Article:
October 2020
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In UX design, usability is the ease of use of an interface, or how easily a person can learn and use the product. How can we evaluate the usability of a product objectively? From 1990–94, Jakob Nielsen developed broad rules of thumb known as heuristics that should be considered when objectively evaluating interaction design. These usability heuristics are:

1. Visibility of system status
2. Match between system and the real world
3. User control and freedom
4. Consistency and standards
5. Error prevention
6. Recognition rather than recall
7. Flexibility and efficiency of use
8. Aesthetic and minimalist design
9. Help users recognize, diagnose, and recover from errors
10. Help and documentation

We are going to take a closer look at how these heuristics apply in evaluating the usability of meditation app, Headspace. Launched in 2012, the subscription-based app helps users practice mindfulness by offering guided meditations in audio format with some supplemental video animations. The gamified series of meditation require users to complete certain “levels” of meditation before advancing on to other content that reflects the user’s progress. The app also features series and standalone “singles” for a variety of specific topics from “Sport” to “Fear of Flying”. Let’s take a brief look at the app from the lens of Nielsen’s usability heuristics.

The opening screen; a brief loading screen; a basic meditation page

Visibility of system status
When pages or videos are briefly loading, a ring of rotating circles spins above “Buffering” or “Please Wait”, immediately indicating to the user that content is loading.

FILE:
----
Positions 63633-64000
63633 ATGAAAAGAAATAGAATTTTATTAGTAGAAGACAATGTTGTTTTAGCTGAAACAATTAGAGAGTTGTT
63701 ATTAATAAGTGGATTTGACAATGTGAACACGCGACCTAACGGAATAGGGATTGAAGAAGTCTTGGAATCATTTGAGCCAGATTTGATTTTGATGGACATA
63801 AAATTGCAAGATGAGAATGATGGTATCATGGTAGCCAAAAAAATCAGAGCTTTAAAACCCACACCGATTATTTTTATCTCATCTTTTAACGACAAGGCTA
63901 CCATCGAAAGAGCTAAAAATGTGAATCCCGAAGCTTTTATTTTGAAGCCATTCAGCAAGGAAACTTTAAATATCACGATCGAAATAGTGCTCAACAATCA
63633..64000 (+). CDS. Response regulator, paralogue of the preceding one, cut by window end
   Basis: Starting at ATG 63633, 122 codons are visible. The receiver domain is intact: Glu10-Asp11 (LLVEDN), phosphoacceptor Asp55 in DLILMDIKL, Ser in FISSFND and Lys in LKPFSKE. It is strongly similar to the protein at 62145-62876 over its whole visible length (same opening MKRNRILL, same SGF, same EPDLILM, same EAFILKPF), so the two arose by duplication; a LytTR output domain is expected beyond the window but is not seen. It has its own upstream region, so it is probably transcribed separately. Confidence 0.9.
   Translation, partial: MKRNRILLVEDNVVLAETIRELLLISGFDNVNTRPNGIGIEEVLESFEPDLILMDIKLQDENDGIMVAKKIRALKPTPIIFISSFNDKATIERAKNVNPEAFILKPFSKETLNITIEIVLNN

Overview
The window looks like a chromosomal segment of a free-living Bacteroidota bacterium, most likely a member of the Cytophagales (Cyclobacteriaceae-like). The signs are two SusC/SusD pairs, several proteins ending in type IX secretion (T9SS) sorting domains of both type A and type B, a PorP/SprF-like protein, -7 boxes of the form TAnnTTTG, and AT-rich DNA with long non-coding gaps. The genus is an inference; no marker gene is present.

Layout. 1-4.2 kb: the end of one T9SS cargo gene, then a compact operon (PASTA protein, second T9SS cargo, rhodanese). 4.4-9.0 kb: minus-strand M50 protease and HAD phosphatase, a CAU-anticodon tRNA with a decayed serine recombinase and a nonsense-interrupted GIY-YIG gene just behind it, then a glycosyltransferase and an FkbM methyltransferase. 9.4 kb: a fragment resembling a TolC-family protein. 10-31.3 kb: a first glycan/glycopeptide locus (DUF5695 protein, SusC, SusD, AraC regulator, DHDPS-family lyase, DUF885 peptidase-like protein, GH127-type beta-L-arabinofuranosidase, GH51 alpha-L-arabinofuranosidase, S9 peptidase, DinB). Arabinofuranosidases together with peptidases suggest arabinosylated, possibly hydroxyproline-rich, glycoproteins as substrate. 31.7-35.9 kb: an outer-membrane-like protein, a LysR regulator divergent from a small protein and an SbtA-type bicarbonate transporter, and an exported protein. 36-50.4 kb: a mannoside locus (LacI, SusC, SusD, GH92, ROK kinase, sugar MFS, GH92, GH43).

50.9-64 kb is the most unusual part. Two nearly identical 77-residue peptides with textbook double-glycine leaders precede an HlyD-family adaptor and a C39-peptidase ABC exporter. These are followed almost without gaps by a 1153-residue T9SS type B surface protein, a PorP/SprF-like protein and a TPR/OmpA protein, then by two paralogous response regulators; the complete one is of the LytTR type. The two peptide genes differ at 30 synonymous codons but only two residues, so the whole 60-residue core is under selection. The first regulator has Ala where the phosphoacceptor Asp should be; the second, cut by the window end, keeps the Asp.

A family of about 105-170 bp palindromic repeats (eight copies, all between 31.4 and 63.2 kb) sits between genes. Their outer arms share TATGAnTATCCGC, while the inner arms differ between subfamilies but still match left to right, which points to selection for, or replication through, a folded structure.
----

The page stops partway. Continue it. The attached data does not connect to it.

Match between system and the real world
For an English-speaking audience, Headspace is approachable in that the language is simple to understand, and even seemingly abstruse concepts around meditation are broken down into digestible explanations. The explanations are usually supplemented with adorable animation videos to provide a visual tool to further solidify understanding.

User control and freedom
Beyond the intuitive swiping navigation tabs and sub-tabs that allow the user to swiftly change pages, more specific pages consistently have a white X in the top-left corner of the orange screen that allows users to exit.

Examples of Single meditations; the home page; the user’s Journey timeline of all meditations completed

Consistency and standards
The app clearly communicates the type of content the user will engage in with very little room for confusion. Some examples of content include “Finding Focus” and “Managing Anxiety”. An exception that might not be so clear to everyone is a meditation called “Under the Weather”. For native English-speakers who are familiar with the idiom, it makes sense that it would be appropriately used for when spirits are low. However, for non-native English-speakers who may not have come across the phrase before, they might think it’s a meditation for a rainy day with its accompanying umbrella illustration.

Error prevention
The app design leaves very little room for user-input errors to occur with the user only selecting between options on most of the app that can easily be undone, and there don’t seem to be any extensive processes or urgent actions that might require a confirmation.

Recognition rather than recall